Friday, November 04, 2005

Notes from my Trip to Texas (1st in a series)

I was sent down on a business trip this week to the head office in a Dallas suburb (my employer shall remain nameless here). It's a company that deals in cutting-edge Point of Sale (POS) technology for the world of retail. My job is to write process documentation for a helpdesk here in Montreal, and this trip was about me giving an assist to someone hired to design a similar structure for their larger helpdesk there. It was my first visit south of the border in five years or so. These are some random thoughts on the Lone Star state, and the state of George W. Bush's America from a Canadian visitor's viewpoint:

Part 1 - Getting past the Dept. of Homeland Security:
The official at P.E. Trudeau Airport was my first contact with an American on my trip. I think she was just returning from lunch as she got in her box and smiled me over to tell her why the fuck she should let the likes of me into her country.

"Where's your passport?" she asked when I presented my official english copy Quebec Birth Certificate and my driver's license.
"I don't have one," I said.
"You should get one," she lectured.
"I understood that it isn't necessary," I said.
"Not yet, but it will be December 12th," she said.
"Not if Frank McKenna's lobbying is effective, and anyway, today is October 31st and therefore, you have no right to act like having a passport is in any way necessary you smug pencil-pushing ignoramous," I smartly refrained from saying in the ensuing pause while she typed away and looked vacantly at her screen.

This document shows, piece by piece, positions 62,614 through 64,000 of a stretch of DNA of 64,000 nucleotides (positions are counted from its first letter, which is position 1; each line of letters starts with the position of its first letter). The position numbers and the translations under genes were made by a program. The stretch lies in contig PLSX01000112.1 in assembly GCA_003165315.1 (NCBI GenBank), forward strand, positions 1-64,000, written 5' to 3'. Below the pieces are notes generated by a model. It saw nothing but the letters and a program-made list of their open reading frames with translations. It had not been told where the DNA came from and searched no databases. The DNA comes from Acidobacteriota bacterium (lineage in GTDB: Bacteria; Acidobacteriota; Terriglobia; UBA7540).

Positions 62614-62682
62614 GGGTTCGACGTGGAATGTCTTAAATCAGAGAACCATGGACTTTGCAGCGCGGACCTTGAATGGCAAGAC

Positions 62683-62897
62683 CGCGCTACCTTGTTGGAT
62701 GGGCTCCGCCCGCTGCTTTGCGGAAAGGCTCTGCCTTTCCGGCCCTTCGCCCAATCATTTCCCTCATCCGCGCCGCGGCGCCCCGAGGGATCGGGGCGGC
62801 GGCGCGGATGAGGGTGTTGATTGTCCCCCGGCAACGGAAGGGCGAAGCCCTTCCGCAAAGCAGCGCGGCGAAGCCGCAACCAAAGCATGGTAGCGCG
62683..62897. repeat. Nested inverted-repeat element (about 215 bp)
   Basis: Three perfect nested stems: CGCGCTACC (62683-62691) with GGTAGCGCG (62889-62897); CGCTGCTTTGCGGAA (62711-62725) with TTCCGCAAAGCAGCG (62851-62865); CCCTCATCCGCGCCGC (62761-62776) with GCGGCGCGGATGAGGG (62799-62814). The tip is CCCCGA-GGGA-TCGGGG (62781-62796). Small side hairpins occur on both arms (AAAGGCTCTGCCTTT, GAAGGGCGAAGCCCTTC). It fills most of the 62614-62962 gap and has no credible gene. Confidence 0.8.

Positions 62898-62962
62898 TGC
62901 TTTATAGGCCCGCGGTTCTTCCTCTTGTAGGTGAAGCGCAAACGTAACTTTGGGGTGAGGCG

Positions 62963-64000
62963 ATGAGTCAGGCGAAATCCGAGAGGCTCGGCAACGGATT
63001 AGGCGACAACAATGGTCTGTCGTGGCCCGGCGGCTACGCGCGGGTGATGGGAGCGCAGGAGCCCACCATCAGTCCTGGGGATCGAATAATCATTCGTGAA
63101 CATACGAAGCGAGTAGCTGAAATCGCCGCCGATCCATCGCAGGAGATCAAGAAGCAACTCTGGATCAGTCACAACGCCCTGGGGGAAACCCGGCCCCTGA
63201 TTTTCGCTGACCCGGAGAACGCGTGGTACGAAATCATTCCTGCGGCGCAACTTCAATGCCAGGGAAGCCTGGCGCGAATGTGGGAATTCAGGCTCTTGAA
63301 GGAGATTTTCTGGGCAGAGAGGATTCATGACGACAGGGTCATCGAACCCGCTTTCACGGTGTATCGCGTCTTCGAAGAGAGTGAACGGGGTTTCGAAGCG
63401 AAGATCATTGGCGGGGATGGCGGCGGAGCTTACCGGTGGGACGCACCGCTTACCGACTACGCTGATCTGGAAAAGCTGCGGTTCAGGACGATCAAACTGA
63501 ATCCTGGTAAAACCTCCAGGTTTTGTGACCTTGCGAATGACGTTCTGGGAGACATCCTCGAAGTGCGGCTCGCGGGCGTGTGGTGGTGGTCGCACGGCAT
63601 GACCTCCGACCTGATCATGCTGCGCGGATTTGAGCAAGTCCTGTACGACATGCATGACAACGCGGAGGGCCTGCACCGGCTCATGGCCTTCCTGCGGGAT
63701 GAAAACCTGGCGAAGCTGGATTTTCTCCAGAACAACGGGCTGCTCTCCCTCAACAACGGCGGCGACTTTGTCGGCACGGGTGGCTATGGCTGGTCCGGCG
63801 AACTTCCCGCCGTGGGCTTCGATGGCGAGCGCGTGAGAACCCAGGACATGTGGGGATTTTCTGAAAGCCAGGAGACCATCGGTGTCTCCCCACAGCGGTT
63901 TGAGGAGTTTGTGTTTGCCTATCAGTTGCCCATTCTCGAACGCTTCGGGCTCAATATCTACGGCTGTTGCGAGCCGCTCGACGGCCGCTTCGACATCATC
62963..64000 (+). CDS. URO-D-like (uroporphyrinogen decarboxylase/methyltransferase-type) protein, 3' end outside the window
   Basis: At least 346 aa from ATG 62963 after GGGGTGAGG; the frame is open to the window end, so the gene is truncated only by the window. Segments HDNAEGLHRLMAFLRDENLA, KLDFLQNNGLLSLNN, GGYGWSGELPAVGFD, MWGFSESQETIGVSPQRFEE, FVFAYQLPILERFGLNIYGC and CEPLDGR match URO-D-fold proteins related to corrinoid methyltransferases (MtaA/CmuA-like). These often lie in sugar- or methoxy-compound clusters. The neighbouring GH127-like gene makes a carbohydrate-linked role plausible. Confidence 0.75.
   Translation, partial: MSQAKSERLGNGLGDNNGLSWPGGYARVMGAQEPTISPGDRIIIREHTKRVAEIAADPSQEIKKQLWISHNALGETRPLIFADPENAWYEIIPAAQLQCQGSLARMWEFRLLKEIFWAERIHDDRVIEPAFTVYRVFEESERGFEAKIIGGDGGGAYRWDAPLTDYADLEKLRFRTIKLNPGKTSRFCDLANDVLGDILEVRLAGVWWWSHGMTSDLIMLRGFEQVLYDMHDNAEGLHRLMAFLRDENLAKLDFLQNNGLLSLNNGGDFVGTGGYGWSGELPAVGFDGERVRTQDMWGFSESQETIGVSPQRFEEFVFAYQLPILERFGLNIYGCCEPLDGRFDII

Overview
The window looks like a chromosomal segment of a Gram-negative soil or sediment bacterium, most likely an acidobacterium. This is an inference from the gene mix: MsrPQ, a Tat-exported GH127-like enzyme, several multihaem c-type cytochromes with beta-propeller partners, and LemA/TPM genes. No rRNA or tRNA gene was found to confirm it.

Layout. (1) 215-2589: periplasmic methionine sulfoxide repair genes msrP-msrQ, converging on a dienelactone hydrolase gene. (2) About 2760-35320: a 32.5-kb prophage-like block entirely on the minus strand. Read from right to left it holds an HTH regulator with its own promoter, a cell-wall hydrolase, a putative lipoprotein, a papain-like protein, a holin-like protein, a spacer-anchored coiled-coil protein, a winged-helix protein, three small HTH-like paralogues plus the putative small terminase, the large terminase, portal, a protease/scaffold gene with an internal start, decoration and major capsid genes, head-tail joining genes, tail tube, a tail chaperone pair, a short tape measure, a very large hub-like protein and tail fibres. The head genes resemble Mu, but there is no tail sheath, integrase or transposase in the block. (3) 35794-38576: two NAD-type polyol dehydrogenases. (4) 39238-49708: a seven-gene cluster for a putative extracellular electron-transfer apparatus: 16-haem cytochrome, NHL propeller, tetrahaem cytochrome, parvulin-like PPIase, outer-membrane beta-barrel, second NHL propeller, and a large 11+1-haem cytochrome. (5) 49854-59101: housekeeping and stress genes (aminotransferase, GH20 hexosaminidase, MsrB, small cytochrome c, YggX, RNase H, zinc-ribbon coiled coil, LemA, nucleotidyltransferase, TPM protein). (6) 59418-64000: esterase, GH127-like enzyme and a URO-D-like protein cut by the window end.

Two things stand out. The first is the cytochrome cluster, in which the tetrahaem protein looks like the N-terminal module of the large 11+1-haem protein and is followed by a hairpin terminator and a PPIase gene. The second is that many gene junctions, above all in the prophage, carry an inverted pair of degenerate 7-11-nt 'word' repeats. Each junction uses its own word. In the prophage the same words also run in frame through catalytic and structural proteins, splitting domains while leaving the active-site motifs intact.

"Have you ever been arrested?" she asked in the way you would ask a person if they've ever tried sushi. "No," I said (accurately), trying not to skip a beat or sound anything but amicable.

Then we got to the part about the reason for my trip. Business. And what did I need to do there that couldn't be done here in Canada? (I had been waiting for this part - my boss had even prepped me. Apparently, if you make the mistake of using the word "consultant" at any time, this raises some flag with them and they make you sit in a room and wait for other officials to do more grilling. "So just say that you're going to be sharing best-business practices," my boss had coached me.) "I'm going to be sharing best-business practices," I said by rote. This seemed to placate her, as the questions stopped.

After about 20 more seconds of again typing and looking vacantly at her screen, she turned to make her pronouncement. As she spoke, her voice trailed with the sort of resignation that suggested she only gets bonuses if she finds a potential terrorist to be scooped up to some place like Syria for their sweet brand of year-long "questioning"; and sadly, I was evidently not helping bring that bonus so far today. "Go ahead."

"Yes'm. Thank you kindly ma'am. Bless you ma'am," I resisted saying sardonically as I left. If I had a cap I could clutch in my hands sheepishly, who knows if I would've been able to keep my sarcasm in check.

- 30 -

Next up: landing at 9:30 p.m. on Hallowe'en at DFW, the world's third-largest airport.